In Cambodia they say men are like gold and women are like cloth. Drop gold in the dirt and it can be washed clean. Drop cloth in the dirt and it is stained forever. From within that deep seeded context we find the atrocity of sex trafficking of little girls. With this cultural perspective in view, how can this atrocity occur? It occurs because the culture lacks any deep root of the Gospel of Christ.
We are here to help see that this changes. We are here because folks have partnered with us in the work. We will share through this blog what benefit is coming through your support. Watch and see what God is doing.
At the heart of our work here is the desire to see God become known and followed among these precious people. Stepping into the middle of the huge issue of sex trafficking of kids is without a doubt a place to see how lives can be changed through knowing the Truth. In the next few posts, I am going to try to help you understand the root of the lives here and both the depravity and the desperation. Then I will follow up with the rays of hope shinning through. Follow us and please share with friends. This is a cause that cries out. It is worth your attention.
Here is one of the best articles clearly describing the context. Please, take a few moments to read, consider, pray, and share.
Please, follow this link for the story that will change the way you look at your children and grandchildren. If you are a teacher, you will look differently into the eyes of young students. We have a responsibility to our children to raise them in the ways they should go not for self pleasure or reward. http://gu.com/p/3qjv7/sbl
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The Cambodian Custom of removing shoes at the door.
I am a barefoot kind of girl and I have the calloused dry cracked feet to prove it. On our first day in Cambodia our house host laid us out a simple mat for our shoes and we quickly caught on. I did a little research on this Asia custom and thought you might like a little education. Thanks Jenny Hones!
Old traditional homes in Asia were raised about 2 feet off the ground for ventilation and staying above the cold damp earth. It was customary to remove your slippers in the entry which was at ground level and one would step up into the home in their socks. This custom of removing your shoes before entering a home, is still practiced in Asian homes throughout the world.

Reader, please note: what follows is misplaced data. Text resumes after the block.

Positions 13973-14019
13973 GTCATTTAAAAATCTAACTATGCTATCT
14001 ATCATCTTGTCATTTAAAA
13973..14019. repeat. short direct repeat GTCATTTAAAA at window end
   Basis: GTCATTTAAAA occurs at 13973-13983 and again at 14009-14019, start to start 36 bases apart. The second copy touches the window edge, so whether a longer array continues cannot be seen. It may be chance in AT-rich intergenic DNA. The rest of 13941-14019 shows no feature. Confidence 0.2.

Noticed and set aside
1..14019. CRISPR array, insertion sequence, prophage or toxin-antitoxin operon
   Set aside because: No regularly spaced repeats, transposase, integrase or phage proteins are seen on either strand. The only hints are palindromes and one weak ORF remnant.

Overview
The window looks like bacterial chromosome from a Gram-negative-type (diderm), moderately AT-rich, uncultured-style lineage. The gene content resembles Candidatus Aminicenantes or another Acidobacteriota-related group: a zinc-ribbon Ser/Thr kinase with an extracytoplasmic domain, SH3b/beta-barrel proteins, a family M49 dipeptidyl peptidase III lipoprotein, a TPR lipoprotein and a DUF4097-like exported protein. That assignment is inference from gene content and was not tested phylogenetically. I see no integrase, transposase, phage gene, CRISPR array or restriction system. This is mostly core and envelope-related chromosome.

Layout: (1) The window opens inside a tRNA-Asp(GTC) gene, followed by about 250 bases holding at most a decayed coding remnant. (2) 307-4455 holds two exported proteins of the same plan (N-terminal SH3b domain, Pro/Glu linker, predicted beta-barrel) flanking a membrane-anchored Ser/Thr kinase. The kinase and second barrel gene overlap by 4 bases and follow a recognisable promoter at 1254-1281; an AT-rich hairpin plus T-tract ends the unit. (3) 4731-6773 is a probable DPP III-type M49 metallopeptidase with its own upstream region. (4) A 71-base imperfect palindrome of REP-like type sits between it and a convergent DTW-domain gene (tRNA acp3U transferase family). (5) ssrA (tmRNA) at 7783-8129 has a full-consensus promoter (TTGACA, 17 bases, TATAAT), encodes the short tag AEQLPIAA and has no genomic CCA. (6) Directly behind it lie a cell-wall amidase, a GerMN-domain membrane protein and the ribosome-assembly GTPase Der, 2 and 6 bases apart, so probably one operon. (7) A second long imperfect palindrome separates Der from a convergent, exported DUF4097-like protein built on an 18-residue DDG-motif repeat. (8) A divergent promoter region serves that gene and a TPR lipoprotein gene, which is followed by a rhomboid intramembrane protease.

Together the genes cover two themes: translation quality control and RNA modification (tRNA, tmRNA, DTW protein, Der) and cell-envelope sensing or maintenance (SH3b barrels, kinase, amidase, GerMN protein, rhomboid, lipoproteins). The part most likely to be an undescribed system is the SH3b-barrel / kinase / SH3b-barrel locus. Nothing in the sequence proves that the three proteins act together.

In newly constructed homes in Asia, regardless whether a single family home or high rise, the entrance is usually lower than the rest of the home. You step up into the house or flat. This practical design allows for any type of weather, such that all dirty and wet gear can be left in the entrance and does not need to be brought into the home, hence the house stays clean. This has a physical and psychological purpose: the motion of stepping up to a different level, allows one to be aware that they are entering someone’s private space. Originally, the Japanese home had wood hallways with tatami or woven straw mats as flooring for the rooms. The ancient Koreans had under floor heating stones to heat their wooden floors. That’s the original radiant heat!!! What one must remember is that the Asian lifestyle at that time was mainly centered around the floor. The tables were low and they sat on the floor to eat, sleep and do all their activities. That’s why it was so important to have clean and warm floors. That tradition remains today.
Another point is that Asians believe it is good health practice to be barefoot. The Chinese have been practicing foot reflexology for over 5,000 years. Being barefoot allows your pressure points to be stimulated. When confined in shoes all day, your feet do not have the chance to breathe, stretch and feel. If you do not practice removing your shoes in your home, please give it a try and see how you feel. You may like it!
Today, western furniture has taken over the average Asian home, but we still like to sit on the floor and walk barefoot. Just remember when visiting an Asian home, wear clean socks with no holes because you may be asked to remove your shoes!